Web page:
Ten Curiosities about July 4th

Ten Curiosities about July 4th | Firecracker Journal

Party Checklist:
1) Food & drink? ✔
2) Legal Fireworks? (Mostly.) ✔
3) Amusing facts to fill awkward silences? ⬇

1) Old-Timey Hoopla 
The oldest continuous Independence Day celebration in the U.S. began in Bristol, Rhode Island in 1785 when the Rev. Henry Wight, a veteran of the Revolutionary War, conducted the first "Patriotic Exercises". Today, about 100,000 visitors are expected to turn out to watch the 2.5 mile, ninety minute parade featuring four Colonial-style militia groups, six drum corps, and thirteen marching bands from as far away as Oregon and Minnesota.
2) Chips or Fries? 
Eight of the 56 signers of the Declaration of Independence were British born. (Profession-wise, there were twenty lawyers, thirteen merchants, eight farmers, four physicians, and one minister. Edward Rutledge, 26, was the youngest signer; Ben Franklin, 70, the eldest.)

3) Other than that, Mr. President… 
Three presidents met their maker on Independence Day: John Adams, Thomas Jefferson and James Monroe. Adams and Jefferson expired within hours of each other on July 4, 1826, 50 years to the day after the Declaration of Independence was approved. Monroe died in 1831.

4) Boom Shaka-Laka 
In the 1800s, Independence Day celebrations often featured all day booming artillery salutes using explosives left over from the various wars. The practice largely faded as cannons went out of style. (Except here… and here… and here… and...)

5) Don't Ring the Bell 

We all know the famous story: On July 4th, 1776, that iconic symbol of American independence - The Liberty Bell - was joyously rung until it cracked!

Sorry. Never happened. (And the crack? Much later; poor design.)

But even though the famous bell hasn’t been rung since 1846, it is symbolically “tapped” 13 times every 4th in honor of the 13 original colonies. So there is that.


6) Last Call for Mail 
1884 - Swan City, Colorado. Furious miners blow up the local Post Office because they were not adequately supplied with July 4th fireworks. (On the other hand, it seems they were overly supplied with explosives. And liquor.)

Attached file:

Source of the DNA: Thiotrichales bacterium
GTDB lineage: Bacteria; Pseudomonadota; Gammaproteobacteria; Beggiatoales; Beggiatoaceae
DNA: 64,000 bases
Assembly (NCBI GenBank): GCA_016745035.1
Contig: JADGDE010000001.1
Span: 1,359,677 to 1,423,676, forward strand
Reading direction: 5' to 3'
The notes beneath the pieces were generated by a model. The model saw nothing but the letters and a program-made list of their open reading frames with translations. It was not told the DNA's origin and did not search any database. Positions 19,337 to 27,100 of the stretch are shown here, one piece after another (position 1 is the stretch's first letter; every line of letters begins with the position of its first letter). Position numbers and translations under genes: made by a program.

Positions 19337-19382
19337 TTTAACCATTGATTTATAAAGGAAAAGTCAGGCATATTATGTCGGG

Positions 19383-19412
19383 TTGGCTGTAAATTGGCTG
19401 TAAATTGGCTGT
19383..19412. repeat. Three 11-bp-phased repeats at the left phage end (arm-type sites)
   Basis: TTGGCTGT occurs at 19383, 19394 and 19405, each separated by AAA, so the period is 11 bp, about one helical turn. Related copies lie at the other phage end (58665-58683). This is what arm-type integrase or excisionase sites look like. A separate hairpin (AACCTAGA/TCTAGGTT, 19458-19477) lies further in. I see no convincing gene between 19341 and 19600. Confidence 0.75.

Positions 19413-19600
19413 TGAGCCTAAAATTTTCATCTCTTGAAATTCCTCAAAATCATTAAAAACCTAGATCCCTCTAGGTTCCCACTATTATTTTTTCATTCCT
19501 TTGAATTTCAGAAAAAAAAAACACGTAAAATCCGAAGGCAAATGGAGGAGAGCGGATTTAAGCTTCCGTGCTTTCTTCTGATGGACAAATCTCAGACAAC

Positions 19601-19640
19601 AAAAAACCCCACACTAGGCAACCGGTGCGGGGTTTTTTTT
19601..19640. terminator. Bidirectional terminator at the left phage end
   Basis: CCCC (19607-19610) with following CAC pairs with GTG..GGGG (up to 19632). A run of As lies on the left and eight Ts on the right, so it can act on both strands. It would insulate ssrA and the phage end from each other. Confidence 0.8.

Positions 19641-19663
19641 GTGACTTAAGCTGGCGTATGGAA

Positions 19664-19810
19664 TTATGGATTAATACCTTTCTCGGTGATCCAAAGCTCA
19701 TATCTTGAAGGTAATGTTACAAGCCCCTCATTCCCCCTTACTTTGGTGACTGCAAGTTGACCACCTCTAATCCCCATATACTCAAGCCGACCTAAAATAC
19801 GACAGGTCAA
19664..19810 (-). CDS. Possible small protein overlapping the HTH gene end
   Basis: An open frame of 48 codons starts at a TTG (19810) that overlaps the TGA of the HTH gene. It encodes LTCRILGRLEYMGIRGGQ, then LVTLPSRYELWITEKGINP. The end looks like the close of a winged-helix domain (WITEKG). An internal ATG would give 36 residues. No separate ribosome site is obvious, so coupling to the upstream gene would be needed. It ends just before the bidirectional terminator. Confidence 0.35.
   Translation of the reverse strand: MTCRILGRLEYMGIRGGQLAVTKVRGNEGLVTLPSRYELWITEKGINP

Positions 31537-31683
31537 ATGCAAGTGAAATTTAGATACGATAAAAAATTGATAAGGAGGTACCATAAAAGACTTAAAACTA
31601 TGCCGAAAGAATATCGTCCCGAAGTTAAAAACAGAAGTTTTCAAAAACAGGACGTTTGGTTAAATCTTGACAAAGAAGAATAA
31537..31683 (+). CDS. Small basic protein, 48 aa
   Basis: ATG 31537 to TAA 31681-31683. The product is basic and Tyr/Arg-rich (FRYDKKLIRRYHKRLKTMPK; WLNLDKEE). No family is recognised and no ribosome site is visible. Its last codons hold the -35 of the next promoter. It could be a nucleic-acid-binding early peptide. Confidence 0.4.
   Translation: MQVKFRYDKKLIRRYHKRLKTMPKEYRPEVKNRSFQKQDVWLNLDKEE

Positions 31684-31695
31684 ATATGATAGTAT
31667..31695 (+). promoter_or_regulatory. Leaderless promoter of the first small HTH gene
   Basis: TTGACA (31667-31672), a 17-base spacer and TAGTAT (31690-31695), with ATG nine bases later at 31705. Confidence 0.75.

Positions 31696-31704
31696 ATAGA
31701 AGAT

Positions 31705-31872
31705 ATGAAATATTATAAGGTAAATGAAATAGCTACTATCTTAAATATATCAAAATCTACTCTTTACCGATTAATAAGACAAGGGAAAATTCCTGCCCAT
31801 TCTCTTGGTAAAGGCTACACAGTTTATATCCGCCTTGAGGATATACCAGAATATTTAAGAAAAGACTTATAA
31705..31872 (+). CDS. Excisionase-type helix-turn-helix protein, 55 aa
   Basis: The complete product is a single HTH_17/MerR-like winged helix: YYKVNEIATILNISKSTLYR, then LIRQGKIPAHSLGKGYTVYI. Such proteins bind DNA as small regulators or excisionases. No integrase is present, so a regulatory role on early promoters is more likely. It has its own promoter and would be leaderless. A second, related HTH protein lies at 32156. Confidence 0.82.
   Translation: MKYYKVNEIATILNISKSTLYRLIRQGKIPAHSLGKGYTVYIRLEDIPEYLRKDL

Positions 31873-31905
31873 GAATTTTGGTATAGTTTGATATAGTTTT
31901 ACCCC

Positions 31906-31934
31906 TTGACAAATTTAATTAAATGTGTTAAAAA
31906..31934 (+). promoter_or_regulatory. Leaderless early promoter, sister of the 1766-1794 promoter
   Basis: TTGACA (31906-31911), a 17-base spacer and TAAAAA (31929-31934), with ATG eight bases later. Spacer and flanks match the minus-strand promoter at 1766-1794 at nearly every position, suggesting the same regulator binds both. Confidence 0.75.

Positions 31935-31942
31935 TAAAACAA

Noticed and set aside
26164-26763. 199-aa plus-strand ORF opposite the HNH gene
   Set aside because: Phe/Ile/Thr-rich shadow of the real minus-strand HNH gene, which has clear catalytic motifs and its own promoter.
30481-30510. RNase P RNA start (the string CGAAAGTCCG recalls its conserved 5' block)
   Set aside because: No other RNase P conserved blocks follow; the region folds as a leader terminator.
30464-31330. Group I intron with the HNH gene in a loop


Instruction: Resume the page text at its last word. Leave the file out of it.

7) Brrrr-Boom! 
1934 - Never one to say "I don't think so", famed polar explorer Admiral Richard E. Byrd celebrates Independence Day at his base “Little America” in Antarctica. He and his men light up the sky with fireworks... in a raging storm... at 33 degrees below zero.
No word on how the barbecue went.

8) Frankenfurterstein 
Over 155 million hot dogs are wolfed down across the USA every July 4th. Not surprisingly, it’s the biggest hot dog day of the year. (Second biggest? July 5th. Smallest? July 6th.)

9) Good Husband, Lousy Timing
“That these united colonies are, and of right ought to be, free and independent states; that they are absolved from all allegiance to the British crown; and that all political connexion between them and the state of Great Britain is, and ought to be, totally dissolved... Let this happy day give birth to an American republic.”
These are the words of delegate Richard Henry Lee of Virginia, motioning to cut ties with Britain in June 1776 at the Second Continental Congress in Philadelphia. As it was his proposal, Lee likely would have chaired the committee drafting the proposed Declaration of Independence... save for the fact that he returned home to care for his sick wife before his motion was ultimately approved and the famous document written up. 
His replacement? Some guy named Thomas Jefferson.
10) Happy Second of July! 
It coulda been a contender. Indeed, in a July 3rd letter to his wife Abigail, delegate John Adams wrote:
“The second day of July, 1776, will be memorable epocha in the history of America. I am apt to believe that it will be celebrated by succeeding generations, as the great Anniversary Festival.”
Except, not so much. 
Adams faith in July 2nd stemmed from the fact that it was the day -- the actual day -- the Continental Congress voted "Aye" for independence. The famed written declaration of that vote wasn't entirely finished until the morning of July 4th, and on that day... the delegates merely ratified it. Then went out to make merry.
Furthermore, most attendees didn't even sign the document until August 2nd, after it was engrossed on parchment by fellow delegate Timothy Matlack -- a Philadelphia beer bottler known for his lovely penmanship. 
No matter. In the years following, the importance of July 2nd was duly forgotten and Americans have celebrated Independence Day on July 4th ever since. And even though the future President Adams got the date “wrong”, it must be noted that the rest of his vision for the festivities was spot-on:
“It ought to be solemnized with Pomp and Parade, with Shews [Shows], Games, Sports... Bells, Bonfires and Illuminations from one End of this Continent to the other from this Time forward forever more.”
And here at Firecracker, and wherever friends, families & neighbors gather on this 239th anniversary of the Declaration of Independence...
… that it is.